Dr Kanchan Sanyal, health and wellness advisor at Columbia Pacific Communities, a healthcare group, shares some crucial tips to stay safe:
Everyone above 18 years can now be vaccinated.
If you are feeling a little nervous about the experience, tell yourself you have nothing to worry.
Here are a few tips to help you stay informed and safe before and after taking the jab:
1. Schedule your appointment and stick to it
Your state may have certain requirements for registering and scheduling your dose.
Find out what is applicable to your state and fix the appointment.
Missing your appointment could result in a wasted dose of the vaccine.
Once the vaccine vial is opened, it must be used on the same day or it is wasted. So be a responsible citizen.
2. Accept whichever vaccine is available
Avoid ‘vaccine shopping’ and take whichever vaccine you are offered.
You may have a preconceived notion that one vaccine is superior to the others, but in truth, all vaccines being used are helping us put an end to this pandemic.
3. Health conditions and medication
The advisory given by the health ministry clearly indicates the eligibility or contraindications/ health conditions for the use of the vaccine.
You can refer to the Government of India Web site (external link) for details.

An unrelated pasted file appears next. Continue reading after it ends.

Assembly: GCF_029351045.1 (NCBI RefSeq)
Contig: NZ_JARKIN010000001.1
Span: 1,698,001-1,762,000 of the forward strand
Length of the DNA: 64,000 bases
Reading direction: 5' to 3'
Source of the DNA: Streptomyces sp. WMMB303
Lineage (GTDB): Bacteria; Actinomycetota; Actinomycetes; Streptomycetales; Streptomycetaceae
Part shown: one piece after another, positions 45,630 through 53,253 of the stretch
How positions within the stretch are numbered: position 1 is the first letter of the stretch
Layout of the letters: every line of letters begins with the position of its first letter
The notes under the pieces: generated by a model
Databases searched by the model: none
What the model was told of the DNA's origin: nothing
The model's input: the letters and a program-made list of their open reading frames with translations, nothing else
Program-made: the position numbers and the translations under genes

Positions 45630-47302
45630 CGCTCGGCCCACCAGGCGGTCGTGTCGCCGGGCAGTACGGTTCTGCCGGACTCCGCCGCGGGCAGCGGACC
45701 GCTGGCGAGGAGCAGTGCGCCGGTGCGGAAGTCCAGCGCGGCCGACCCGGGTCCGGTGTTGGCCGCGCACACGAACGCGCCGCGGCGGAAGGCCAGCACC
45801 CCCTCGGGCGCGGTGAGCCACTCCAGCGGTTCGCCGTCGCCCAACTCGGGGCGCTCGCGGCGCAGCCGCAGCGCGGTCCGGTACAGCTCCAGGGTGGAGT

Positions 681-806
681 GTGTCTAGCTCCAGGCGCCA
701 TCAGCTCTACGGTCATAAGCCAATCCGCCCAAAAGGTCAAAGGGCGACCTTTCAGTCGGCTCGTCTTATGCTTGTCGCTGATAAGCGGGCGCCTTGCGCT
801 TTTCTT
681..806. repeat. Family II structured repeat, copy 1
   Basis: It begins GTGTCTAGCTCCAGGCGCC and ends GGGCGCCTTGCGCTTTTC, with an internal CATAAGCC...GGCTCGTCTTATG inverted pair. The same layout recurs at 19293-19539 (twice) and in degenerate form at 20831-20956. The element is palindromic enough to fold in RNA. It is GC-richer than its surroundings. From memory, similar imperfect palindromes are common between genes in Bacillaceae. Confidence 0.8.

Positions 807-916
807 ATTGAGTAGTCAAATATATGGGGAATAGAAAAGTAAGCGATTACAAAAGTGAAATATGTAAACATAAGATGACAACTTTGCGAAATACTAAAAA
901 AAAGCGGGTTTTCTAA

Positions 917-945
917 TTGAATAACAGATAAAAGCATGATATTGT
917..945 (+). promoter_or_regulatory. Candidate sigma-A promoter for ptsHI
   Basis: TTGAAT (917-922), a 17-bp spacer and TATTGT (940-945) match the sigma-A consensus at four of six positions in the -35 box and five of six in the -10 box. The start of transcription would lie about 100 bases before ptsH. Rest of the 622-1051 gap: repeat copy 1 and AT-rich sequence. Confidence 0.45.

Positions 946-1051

Your doctors are overworked and busy dealing with the pandemic. This simple step of checking the Web site may help you answer most of your queries.
4. Wear a mask or a face covering
Your vaccine provider will require you to wear a mask.
Masks are still proven to slow the spread of COVID-19 viral particles, and you’ll be sitting relatively close to people at the vaccine centres.
Wear a clean N95 mask and if possible, wear two masks for extra protection.
5. Wait in the clinic for 30 minutes
Most vaccine providers will require you to wait in the facility for 30 minutes after getting vaccinated to watch for any immediate and severe side effects.
Even if you feel fine, please wait!
6. Wear a short-sleeved shirt/ loose blouse to make it easier
The shot goes in your shoulder, so wear a loose, short-sleeved garment to make it easy for the nurses or doctors to vaccinate you.
7. Reschedule if you have known exposure or symptoms
If you are due to get the vaccine but start showing symptoms or are notified that you have been exposed to someone who tested positive for COVID-19, follow the current state guidelines for quarantine and self-isolation and reschedule your appointment.
8. Do not post a selfie with your vaccine card
Be proud of your COVID-19 vaccination, but showing off your vaccine card could invite scammers with your personal information.
9. Save your vaccine card – digitally or in a hard copy
When you need the second shot, you may need to show your provider the timestamp on your vaccine card.
Additionally, public places and transportation (including airlines) may start requiring COVID-19 vaccination documentation at some time.
10. Do not get other vaccines at the same time
If you are due for any other routine vaccination, wait for 14 days between that vaccine and your COVID-19 vaccine.
These recommendations are in place because we do not know yet how the COVID-19 vaccine might interact with other vaccinations.
11. Follow precautions at the site of the jab
After the injection, keep the area clean and apply a clean, cool, wet washcloth over the area.